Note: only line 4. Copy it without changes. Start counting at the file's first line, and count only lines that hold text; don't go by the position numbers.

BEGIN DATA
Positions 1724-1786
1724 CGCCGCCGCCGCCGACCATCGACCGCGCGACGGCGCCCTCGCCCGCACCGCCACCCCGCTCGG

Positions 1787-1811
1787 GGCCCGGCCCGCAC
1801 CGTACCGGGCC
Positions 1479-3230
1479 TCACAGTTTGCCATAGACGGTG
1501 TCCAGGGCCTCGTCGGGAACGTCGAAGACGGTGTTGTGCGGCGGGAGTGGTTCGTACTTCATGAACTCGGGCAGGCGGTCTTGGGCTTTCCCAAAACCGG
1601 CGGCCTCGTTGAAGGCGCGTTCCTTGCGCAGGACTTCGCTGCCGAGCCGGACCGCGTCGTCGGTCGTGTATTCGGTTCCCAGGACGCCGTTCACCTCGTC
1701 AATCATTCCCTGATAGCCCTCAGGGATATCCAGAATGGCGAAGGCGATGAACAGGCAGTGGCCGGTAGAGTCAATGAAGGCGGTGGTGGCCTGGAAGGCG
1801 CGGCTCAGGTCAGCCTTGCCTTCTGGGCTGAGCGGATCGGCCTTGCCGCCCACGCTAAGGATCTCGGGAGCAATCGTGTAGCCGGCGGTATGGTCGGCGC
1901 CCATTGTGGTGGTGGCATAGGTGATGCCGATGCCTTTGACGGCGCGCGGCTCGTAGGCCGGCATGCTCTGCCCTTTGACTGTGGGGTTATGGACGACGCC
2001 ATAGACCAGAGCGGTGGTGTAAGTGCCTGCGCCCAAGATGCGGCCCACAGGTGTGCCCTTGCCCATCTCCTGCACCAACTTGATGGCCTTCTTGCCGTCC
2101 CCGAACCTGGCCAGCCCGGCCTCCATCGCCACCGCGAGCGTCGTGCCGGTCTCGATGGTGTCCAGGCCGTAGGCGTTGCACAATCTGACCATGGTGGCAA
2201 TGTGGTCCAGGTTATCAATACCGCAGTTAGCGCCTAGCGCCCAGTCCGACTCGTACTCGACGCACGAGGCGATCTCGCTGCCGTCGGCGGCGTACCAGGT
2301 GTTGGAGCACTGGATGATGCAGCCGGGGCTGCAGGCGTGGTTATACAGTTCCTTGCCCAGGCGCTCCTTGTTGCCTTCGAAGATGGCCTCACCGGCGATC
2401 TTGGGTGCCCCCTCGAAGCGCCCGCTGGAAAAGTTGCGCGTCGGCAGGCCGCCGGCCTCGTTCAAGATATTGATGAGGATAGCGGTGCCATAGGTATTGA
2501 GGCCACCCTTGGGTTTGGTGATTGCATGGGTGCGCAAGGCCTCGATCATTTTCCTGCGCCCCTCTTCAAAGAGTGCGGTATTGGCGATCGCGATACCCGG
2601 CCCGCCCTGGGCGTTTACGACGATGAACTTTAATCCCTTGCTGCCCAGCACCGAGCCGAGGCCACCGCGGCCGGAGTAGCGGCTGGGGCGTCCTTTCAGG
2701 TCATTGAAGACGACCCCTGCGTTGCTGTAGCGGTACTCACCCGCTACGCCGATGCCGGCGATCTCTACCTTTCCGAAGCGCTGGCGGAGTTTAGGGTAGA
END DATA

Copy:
1787 GGCCCGGCCCGCAC